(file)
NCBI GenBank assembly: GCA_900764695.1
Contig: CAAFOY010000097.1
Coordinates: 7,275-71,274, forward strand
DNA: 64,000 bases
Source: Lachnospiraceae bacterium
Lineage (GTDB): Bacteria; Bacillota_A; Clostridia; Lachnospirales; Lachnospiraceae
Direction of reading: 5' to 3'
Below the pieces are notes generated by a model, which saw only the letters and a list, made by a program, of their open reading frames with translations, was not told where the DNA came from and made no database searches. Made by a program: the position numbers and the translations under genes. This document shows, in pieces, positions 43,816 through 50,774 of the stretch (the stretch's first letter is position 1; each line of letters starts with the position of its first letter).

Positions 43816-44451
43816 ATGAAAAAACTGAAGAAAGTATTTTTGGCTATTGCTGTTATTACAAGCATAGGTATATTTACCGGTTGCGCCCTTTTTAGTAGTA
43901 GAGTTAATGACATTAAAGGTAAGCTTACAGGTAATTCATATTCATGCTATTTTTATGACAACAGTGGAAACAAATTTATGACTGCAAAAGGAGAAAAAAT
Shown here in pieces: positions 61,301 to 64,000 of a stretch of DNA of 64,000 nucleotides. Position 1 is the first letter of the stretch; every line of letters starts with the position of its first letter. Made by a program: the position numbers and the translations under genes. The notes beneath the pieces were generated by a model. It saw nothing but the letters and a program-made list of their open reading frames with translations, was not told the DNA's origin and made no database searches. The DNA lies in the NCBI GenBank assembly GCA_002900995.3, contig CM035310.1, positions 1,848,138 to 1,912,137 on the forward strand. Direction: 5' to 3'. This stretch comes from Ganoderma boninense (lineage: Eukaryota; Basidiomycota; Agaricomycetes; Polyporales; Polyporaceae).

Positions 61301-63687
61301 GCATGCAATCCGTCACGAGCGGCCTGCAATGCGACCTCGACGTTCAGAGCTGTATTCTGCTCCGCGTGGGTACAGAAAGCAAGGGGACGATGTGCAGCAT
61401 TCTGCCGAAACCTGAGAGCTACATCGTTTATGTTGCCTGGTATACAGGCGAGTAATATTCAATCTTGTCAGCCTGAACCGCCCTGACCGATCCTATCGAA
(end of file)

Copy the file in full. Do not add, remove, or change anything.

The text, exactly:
NCBI GenBank assembly: GCA_900764695.1
Contig: CAAFOY010000097.1
Coordinates: 7,275-71,274, forward strand
DNA: 64,000 bases
Source: Lachnospiraceae bacterium
Lineage (GTDB): Bacteria; Bacillota_A; Clostridia; Lachnospirales; Lachnospiraceae
Direction of reading: 5' to 3'
Below the pieces are notes generated by a model, which saw only the letters and a list, made by a program, of their open reading frames with translations, was not told where the DNA came from and made no database searches. Made by a program: the position numbers and the translations under genes. This document shows, in pieces, positions 43,816 through 50,774 of the stretch (the stretch's first letter is position 1; each line of letters starts with the position of its first letter).

Positions 43816-44451
43816 ATGAAAAAACTGAAGAAAGTATTTTTGGCTATTGCTGTTATTACAAGCATAGGTATATTTACCGGTTGCGCCCTTTTTAGTAGTA
43901 GAGTTAATGACATTAAAGGTAAGCTTACAGGTAATTCATATTCATGCTATTTTTATGACAACAGTGGAAACAAATTTATGACTGCAAAAGGAGAAAAAAT
Shown here in pieces: positions 61,301 to 64,000 of a stretch of DNA of 64,000 nucleotides. Position 1 is the first letter of the stretch; every line of letters starts with the position of its first letter. Made by a program: the position numbers and the translations under genes. The notes beneath the pieces were generated by a model. It saw nothing but the letters and a program-made list of their open reading frames with translations, was not told the DNA's origin and made no database searches. The DNA lies in the NCBI GenBank assembly GCA_002900995.3, contig CM035310.1, positions 1,848,138 to 1,912,137 on the forward strand. Direction: 5' to 3'. This stretch comes from Ganoderma boninense (lineage: Eukaryota; Basidiomycota; Agaricomycetes; Polyporales; Polyporaceae).

Positions 61301-63687
61301 GCATGCAATCCGTCACGAGCGGCCTGCAATGCGACCTCGACGTTCAGAGCTGTATTCTGCTCCGCGTGGGTACAGAAAGCAAGGGGACGATGTGCAGCAT
61401 TCTGCCGAAACCTGAGAGCTACATCGTTTATGTTGCCTGGTATACAGGCGAGTAATATTCAATCTTGTCAGCCTGAACCGCCCTGACCGATCCTATCGAA